Military & Aerospace

New technologies and trends in Submarines
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Issue Vol. 26.4 Oct-Dec 2011 | Date : 15 Feb , 2012

In the evolution of US nuclear program, Submerged displacement rose from 3075 tons in Skipjack to 6926 tons in Los Angles to 9150 tons in Seawolf with plateau reached and now down to 7800 tons in Virginia class. A similar growth pattern can be seen in succeeding classes of other navies nuclear submarines as well. The increased displacement requires the corresponding increase in horse power, a bigger propulsion plant which in turn requires a bigger boat, and thus a self-sustaining cycle of growth is established.

In keeping with the available high strength steels (HLES, HY, AB series), and the desired diving depth, the diameter of SSN submarines has varied from 8 m to 10 m approximately. Submerged speeds of 30 to 35 knots have been achieved.

Nuclear Submarines of SSBN Type

Since 1960, the US started putting ballistic missiles on board submarines called boomers. The technology of the Ballistic Missile development grew in leaps and bounds. Today, the US ballistic missiles of 12,000 Km range have been evolved in reasonable compact dimensions. Other nations have developed ballistic missiles of ranges varying from 6000 to 10000 Km.

US-Nuclear_SeawolfThe size of the SSBN nuclear submarines are determined by the size of the ballistic missile and the numbers carried on board. In the SSBN type nuclear submarines the diameter of the pressure hull has been around 11 to 12.m.

This is to suit the fitment of the ballistic missiles, to match the properties of existing available high strength steels, to match the desired diving depth, to keep the target strength minimal possible and to be economical and efficient.

Ballistic missiles will continue to be developed by many nations and for maritime deployment the envelop of SSBN Type nuclear submarines now under operation will have to be kept in mind. Any attempt to considerably increase the pressure hull diameter could be counter productive as one will be operating in areas of the unknown and make oneself an easy target for the enemy.


It was alleged that on March, 2010, in Yellow Sea, a torpedo from a conventional and very old submarine belonging to North Korea, sunk a modern ASW Corvette of the Republic of Korea Navy with a loss of 46 sailors. Let it be known that the conventional submarines with batteries & diesel engines will continue to pose threat and combat potential. The AIP systems will reach maturity as experience is gained in exploiting conventional submarines. More and more nations will acquire such submarines. These submarines have converged to optimum pressure hull diameter of around 6 m.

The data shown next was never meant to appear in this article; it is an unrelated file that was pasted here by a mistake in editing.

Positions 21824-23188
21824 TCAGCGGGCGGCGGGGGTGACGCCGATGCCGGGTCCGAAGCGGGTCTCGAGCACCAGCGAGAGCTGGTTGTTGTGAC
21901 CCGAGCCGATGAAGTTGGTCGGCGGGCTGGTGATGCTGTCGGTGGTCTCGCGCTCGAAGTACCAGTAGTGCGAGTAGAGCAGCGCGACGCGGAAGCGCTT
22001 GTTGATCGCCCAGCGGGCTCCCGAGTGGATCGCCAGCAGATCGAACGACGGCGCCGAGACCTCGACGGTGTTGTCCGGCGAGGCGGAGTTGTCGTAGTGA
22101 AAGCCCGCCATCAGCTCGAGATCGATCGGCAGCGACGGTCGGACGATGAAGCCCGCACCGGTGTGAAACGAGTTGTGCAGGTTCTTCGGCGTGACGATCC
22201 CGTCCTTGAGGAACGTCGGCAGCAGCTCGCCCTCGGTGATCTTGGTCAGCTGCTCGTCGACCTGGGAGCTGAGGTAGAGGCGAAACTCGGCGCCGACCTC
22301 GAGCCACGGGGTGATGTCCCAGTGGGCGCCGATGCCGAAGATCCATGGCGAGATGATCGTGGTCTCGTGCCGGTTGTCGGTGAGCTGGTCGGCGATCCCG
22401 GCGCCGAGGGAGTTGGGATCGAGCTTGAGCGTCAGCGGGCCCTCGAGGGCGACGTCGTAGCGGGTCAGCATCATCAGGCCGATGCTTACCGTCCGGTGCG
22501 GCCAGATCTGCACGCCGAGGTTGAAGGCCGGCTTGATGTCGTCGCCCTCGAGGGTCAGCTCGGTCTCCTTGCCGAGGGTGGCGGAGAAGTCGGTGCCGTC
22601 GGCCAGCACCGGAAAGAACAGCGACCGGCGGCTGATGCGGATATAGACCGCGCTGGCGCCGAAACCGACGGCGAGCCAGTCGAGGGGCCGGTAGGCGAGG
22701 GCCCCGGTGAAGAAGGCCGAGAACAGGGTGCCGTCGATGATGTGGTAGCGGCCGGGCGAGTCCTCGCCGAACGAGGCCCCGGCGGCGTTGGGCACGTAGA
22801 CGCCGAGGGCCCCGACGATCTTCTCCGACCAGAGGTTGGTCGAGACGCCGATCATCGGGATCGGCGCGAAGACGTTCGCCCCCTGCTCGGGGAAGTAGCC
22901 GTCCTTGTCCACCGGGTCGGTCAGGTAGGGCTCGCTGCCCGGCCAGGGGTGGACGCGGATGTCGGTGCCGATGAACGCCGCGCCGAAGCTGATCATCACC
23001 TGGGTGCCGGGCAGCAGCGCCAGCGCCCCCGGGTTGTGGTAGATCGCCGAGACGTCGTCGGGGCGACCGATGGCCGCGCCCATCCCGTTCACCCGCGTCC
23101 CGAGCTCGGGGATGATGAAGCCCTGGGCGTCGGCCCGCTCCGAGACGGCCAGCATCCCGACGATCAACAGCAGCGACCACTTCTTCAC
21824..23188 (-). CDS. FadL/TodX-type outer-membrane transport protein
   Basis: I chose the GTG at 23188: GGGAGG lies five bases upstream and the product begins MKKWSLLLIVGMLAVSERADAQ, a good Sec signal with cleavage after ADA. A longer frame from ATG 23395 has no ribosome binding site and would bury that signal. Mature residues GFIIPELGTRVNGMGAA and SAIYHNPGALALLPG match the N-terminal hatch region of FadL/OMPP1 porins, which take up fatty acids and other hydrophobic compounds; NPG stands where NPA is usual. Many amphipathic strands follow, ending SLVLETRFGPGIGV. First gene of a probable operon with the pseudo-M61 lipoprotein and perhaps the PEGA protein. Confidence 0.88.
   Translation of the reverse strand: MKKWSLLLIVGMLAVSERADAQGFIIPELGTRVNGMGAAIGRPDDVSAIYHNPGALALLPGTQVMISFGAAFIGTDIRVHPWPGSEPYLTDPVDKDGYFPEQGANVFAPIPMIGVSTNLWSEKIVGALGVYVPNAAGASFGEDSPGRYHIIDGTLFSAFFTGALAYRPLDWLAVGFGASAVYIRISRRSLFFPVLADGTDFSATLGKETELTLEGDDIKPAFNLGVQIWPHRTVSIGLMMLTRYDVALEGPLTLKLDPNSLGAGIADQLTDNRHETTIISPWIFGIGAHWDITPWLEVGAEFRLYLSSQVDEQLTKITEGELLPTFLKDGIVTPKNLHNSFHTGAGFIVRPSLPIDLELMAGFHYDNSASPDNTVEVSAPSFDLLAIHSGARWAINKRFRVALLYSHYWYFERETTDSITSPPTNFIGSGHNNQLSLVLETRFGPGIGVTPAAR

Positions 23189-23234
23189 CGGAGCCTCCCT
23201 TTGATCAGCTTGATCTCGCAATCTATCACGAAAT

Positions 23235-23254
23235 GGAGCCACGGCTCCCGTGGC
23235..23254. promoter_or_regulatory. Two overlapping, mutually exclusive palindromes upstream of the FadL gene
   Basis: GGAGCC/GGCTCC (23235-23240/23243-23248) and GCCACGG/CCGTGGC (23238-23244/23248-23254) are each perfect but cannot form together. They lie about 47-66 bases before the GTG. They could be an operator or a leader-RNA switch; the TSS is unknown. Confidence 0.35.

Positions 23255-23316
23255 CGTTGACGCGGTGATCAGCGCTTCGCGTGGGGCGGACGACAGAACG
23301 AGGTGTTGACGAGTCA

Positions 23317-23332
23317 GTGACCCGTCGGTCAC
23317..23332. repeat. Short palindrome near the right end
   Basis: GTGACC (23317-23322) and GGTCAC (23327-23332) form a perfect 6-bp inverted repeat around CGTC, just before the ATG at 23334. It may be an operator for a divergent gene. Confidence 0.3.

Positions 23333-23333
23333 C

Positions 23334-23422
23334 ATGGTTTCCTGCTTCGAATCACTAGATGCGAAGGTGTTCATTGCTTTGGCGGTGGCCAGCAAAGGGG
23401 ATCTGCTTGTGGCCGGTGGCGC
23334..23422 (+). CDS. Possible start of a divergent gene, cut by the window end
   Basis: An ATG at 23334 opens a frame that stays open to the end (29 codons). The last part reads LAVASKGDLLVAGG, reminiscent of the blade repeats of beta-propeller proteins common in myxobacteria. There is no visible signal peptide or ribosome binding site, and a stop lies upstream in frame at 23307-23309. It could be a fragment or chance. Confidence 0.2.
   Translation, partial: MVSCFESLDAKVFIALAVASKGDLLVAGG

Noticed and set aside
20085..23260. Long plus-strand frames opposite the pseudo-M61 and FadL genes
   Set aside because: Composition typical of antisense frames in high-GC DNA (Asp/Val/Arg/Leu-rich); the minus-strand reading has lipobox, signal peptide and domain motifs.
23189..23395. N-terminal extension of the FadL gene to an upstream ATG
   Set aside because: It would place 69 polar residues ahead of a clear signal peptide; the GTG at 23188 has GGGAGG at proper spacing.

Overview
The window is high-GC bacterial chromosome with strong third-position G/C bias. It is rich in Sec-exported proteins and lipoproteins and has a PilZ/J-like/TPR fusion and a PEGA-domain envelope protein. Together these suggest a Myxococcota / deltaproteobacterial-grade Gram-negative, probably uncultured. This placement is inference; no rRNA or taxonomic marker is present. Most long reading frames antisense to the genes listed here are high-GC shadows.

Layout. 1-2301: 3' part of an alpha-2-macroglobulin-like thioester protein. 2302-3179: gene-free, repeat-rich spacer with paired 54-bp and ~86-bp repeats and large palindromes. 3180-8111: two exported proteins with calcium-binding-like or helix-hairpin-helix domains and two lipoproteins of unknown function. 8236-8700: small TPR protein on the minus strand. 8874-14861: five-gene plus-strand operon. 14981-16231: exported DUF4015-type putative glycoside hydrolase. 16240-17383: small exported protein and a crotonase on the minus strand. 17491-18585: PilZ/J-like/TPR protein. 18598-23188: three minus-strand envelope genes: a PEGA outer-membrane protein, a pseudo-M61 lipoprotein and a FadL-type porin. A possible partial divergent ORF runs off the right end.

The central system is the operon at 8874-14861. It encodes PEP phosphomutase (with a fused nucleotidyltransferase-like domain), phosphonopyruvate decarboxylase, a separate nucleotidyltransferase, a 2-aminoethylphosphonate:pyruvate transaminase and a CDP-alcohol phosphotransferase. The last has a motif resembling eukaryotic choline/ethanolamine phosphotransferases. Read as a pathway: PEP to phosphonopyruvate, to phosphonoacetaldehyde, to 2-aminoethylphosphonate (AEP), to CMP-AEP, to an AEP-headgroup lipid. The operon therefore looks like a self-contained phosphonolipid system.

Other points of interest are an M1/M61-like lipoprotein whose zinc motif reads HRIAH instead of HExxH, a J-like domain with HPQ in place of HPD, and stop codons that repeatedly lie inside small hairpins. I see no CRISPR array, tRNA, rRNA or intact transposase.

Editor’s Pick

Very few nations possess nuclear powered submarines (SSN type). The cost and complexity of nuclear submarines are prohibitive. The realization on the initial cost, crew training, life cycle exploitation and support and decommissioning including safe reactor disposal etc, discouraged the Canadians to go for nuclear fleet. The number of nations who will adopt such costly and complex systems will be few and far between. However the combat potential of the nuclear submarines (SSN) will remain superior. The plateau has been reached in the size of SSN submarines and the optimum pressure hull diameter has converged to around 8 to 10 m.

Any future SSBN submarine will have to be designed within the proven envelope so as to remain in the realm of the known.

Fewer nations have designed and built SSBN type nuclear submarines. The size of such submarines is dictated by the size of the ballistic missiles. The search for technology to design and develop smaller size ballistic missiles for equivalent range is continuing. Presently the existing SSBN type nuclear submarines have optimum diameter of their hulls around 11 to 12 m. This has been possible within the available high strength steels and desired diving depths. The envelope of the recent modern SSBN type submarines has been evolved on full consideration of combat potential, target strength and other vital design and operational parameters. Any future SSBN submarine will have to be designed within the proven envelope so as to remain in the realm of the known. Any attempt to substantially further increase the diameter of the pressure hull to accommodate larger size ballistic missiles could lead to unforeseen problems.

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The views expressed are of the author and do not necessarily represent the opinions or policies of the Indian Defence Review.

About the Author

Vice Adm Rajeshwer Nath

Vice Adm (Retd) Rajeshwer Nath.

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